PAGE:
Well, the world has finally managed to blow itself up. Only Australia has been spared from nuclear destruction and a gigantic wave of radiation is floating in on the breezes. Only two ... See full summary »
Five hundred years in the future, a renegade crew aboard a small spacecraft tries to survive as they travel the unknown parts of the galaxy and evade warring factions as well as authority agents out to get them.
The frightening story of the weeks leading up to and following a nuclear strike on the United States. The bulk of the activity centers around the town of Lawrence, Kansas. Written by
Anthony Ventarola <email@example.com>
Some of the scenes were shot on location in Kansas City, Missouri. During the opening credits, the Kansas City Stockyards, the Truman Sports Complex (with the Chiefs and Royals Stadiums), the Liberty Memorial Monument, the downtown area, and the Country Club Plaza and surrounding neighborhoods and parks can be seen. Scenes of Jason Robards and his daughter talking near the Liberty Memorial, glancing over Crown Center, location shots at the Kansas City Board of Trade, and homes in the Brookside neighborhood can all be seen in the film prior to the attack. Hundreds of civilians can also be seen crowding into a fallout shelter in the basement of the old Fidelity National Bank in downtown Kansas City, just before the bombs drop. At the end of the film, Jason Robards can be seen walking through the rubble of the old St. Joseph Hospital, which was actually being demolished at the time. See more »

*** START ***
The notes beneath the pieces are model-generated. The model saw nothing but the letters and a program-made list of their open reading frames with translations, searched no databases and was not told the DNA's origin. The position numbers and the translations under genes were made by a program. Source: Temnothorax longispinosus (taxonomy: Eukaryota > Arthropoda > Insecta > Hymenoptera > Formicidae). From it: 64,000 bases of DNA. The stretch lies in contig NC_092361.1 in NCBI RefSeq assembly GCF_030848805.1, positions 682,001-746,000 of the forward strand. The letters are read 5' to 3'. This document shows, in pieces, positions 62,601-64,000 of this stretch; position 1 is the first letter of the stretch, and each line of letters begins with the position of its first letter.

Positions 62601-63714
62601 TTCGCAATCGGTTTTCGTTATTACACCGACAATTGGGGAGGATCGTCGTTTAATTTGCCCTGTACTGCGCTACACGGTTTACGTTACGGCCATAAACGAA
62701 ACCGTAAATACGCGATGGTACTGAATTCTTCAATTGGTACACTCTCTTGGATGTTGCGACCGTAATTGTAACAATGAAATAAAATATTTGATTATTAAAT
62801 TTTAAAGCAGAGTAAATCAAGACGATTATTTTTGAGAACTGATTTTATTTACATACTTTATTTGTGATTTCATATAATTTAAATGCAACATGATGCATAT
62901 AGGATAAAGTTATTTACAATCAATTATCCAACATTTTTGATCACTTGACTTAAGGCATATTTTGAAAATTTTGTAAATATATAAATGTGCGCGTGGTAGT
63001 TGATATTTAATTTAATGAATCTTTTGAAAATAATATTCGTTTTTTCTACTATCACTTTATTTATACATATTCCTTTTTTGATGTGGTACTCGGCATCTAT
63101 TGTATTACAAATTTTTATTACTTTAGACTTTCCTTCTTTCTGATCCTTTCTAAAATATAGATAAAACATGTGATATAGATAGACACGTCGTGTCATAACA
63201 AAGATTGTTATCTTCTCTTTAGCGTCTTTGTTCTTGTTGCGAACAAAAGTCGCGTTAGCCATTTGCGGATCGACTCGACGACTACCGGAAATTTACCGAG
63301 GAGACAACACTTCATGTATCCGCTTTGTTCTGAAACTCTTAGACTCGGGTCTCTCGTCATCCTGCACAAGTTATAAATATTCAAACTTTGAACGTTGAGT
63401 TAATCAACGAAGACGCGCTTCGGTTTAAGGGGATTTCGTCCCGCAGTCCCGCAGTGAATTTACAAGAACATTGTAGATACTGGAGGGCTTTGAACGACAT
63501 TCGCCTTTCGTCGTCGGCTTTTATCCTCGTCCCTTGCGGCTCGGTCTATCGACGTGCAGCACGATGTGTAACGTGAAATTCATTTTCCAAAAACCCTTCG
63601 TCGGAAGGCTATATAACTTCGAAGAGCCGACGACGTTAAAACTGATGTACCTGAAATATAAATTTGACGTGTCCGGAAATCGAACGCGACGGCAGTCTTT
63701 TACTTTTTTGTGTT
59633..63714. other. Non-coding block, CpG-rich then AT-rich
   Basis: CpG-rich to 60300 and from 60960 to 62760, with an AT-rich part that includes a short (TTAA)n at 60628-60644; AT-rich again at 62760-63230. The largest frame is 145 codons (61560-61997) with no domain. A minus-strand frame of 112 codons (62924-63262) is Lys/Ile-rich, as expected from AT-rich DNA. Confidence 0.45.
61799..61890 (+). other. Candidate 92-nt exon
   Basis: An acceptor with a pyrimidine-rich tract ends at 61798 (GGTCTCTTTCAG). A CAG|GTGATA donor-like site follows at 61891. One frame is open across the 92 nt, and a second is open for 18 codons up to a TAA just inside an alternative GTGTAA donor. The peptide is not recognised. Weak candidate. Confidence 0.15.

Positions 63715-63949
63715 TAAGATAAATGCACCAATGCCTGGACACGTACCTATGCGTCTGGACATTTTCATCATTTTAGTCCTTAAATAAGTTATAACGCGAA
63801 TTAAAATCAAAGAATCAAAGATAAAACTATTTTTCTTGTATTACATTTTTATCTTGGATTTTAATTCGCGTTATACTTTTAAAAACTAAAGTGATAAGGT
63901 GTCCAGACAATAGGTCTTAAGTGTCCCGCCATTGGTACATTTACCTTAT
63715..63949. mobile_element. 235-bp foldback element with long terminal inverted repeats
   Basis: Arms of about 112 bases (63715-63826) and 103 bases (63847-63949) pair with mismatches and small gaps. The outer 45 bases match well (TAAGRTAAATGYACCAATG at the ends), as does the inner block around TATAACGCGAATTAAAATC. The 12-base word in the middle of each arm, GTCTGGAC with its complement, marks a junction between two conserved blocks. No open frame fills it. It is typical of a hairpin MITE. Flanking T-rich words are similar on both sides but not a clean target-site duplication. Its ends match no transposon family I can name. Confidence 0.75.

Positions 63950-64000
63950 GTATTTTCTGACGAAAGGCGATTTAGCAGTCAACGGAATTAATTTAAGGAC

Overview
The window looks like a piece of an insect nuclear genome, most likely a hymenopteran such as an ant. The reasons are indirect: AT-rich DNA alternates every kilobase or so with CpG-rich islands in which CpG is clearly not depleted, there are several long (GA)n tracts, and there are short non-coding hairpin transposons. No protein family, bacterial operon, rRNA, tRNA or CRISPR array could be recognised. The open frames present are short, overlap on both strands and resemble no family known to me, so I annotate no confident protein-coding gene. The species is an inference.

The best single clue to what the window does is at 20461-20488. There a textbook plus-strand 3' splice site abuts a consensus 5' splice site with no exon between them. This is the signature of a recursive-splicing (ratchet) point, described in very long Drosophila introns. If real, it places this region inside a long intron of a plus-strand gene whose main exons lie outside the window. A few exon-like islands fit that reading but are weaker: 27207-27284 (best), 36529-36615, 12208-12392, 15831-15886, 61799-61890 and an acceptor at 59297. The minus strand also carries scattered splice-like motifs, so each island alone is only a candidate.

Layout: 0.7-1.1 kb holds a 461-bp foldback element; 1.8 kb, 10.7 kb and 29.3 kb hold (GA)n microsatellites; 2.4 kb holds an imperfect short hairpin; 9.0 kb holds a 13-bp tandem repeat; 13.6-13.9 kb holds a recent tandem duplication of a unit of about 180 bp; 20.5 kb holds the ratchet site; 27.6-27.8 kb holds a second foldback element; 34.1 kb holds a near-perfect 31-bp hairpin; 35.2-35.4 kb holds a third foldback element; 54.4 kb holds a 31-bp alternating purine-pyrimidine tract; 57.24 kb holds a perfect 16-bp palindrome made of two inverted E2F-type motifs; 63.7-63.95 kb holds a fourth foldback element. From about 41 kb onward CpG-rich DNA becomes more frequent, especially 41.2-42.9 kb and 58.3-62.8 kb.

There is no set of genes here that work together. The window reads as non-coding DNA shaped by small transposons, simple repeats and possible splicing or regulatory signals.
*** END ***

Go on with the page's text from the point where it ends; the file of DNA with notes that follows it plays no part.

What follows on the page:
Characters in the film refer to I-70 as 'The I-70' and 'The Freeway.' Locals in the Kansas City area refer to Interstate 70 as 'I-70' or '70', never as 'The I-70' or 'The Freeway.' See more »
[speaking into his shortwave radio]
Hello. Is anybody there? Anybody at all?
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I, like many of my age, saw this when it originally aired as a class assignment. It had a great impact on me, as the cold war was still going strong and the threat of a nuclear war was something that people still thought about. The movie may not be the greatest ever made, but the acting is more than adequate, especially from Jason Robards, and the script was far better than any other movies made for television at that time. I recommend it to anyone, even those with a low tolerance for grossness (radiation sickness is shown in progressive stages, and it is not pretty). It's dark, depressing, and if you get into it you will definitely need to follow it up with a musical or cartoons just to lift your spirits again. Still, the subject matter is not something that can be portrayed positively even at a tv-movie level of realism.
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